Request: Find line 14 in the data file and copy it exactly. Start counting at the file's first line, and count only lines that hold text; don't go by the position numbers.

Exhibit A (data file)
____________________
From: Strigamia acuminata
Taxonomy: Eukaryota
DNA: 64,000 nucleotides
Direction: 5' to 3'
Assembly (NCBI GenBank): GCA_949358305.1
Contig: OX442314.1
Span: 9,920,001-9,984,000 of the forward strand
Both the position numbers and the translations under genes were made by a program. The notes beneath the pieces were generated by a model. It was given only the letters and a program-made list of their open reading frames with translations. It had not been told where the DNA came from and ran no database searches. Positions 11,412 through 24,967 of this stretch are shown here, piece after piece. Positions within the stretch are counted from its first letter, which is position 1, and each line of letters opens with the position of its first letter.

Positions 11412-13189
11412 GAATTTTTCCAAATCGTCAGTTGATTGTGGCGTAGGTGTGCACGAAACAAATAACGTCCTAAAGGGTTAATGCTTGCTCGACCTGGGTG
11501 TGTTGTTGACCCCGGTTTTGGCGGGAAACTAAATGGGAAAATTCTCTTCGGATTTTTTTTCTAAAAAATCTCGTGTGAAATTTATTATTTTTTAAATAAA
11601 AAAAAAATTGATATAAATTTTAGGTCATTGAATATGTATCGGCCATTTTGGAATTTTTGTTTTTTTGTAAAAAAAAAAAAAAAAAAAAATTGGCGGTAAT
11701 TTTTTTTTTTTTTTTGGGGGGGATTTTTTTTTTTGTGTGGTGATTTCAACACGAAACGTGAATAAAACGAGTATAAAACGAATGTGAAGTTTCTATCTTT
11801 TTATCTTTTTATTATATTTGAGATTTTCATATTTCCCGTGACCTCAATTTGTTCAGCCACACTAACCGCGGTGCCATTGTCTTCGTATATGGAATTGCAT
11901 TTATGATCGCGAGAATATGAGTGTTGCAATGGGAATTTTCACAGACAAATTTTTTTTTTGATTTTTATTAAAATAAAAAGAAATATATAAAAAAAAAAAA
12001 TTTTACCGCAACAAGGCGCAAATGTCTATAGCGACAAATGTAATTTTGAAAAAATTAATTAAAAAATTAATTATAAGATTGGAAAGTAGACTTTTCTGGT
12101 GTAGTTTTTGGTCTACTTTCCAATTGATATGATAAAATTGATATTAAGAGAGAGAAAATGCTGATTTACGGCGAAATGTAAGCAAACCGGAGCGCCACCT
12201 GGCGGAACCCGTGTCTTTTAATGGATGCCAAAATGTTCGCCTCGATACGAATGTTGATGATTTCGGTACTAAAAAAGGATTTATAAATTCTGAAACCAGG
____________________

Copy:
11801 TTATCTTTTTATTATATTTGAGATTTTCATATTTCCCGTGACCTCAATTTGTTCAGCCACACTAACCGCGGTGCCATTGTCTTCGTATATGGAATTGCAT